Although Swedish gloom merchants Faith originally got together way back in 1984, it took them nearly a decade to release an album. Since then, their work has been sparse to say the least, with Decades Of Despair being only their fourth full-length.
This, apparently, is supposed to explain why they maintain a strictly cult following even after all these years. A more likely scenario is that their obscure, obtuse brand of progressive/symphonic doom is simply too difficult to digest for all but the aforementioned select few.
Walking a fine line between epic and ponderous, the band’s elephantine riffs and mournful melodies fall somewhere between vintage Candlemass and early Anathema, without ever threatening to be as awesome as that sounds. Put simply, they’re desperately trying to do far too much with way too little and the results are mostly plodding, pedestrian and overwrought.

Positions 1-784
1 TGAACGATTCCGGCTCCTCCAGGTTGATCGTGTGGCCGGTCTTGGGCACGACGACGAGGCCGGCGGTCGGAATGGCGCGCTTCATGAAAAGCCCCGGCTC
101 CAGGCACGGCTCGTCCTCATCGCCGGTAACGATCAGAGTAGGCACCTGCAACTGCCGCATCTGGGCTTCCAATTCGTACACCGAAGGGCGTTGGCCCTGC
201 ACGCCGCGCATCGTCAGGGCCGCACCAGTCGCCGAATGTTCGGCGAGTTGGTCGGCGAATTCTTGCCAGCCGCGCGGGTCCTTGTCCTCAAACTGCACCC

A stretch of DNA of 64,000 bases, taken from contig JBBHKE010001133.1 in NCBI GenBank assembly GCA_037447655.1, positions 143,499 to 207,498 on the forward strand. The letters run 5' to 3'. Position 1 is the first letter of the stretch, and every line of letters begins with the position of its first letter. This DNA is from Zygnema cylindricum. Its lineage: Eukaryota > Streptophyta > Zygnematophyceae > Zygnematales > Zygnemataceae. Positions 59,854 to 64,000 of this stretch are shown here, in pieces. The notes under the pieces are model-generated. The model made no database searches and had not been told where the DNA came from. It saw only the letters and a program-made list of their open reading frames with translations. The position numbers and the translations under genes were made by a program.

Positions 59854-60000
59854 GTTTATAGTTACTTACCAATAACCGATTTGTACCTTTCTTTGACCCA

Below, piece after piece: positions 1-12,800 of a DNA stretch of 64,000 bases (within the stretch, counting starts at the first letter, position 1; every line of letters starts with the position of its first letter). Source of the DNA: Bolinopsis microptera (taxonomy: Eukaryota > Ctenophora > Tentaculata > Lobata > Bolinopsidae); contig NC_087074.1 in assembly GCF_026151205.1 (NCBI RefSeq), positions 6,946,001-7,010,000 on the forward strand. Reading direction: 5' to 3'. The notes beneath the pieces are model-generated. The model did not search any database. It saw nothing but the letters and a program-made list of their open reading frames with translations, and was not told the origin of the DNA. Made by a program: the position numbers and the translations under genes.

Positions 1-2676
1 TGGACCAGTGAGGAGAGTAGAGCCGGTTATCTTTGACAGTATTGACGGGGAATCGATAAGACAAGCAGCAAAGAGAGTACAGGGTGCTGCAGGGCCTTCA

Annoying folk music interludes and a cover of What A Wonderful World that would shame a low-rent lounge band turn this otherwise banal attempt into a real ordeal.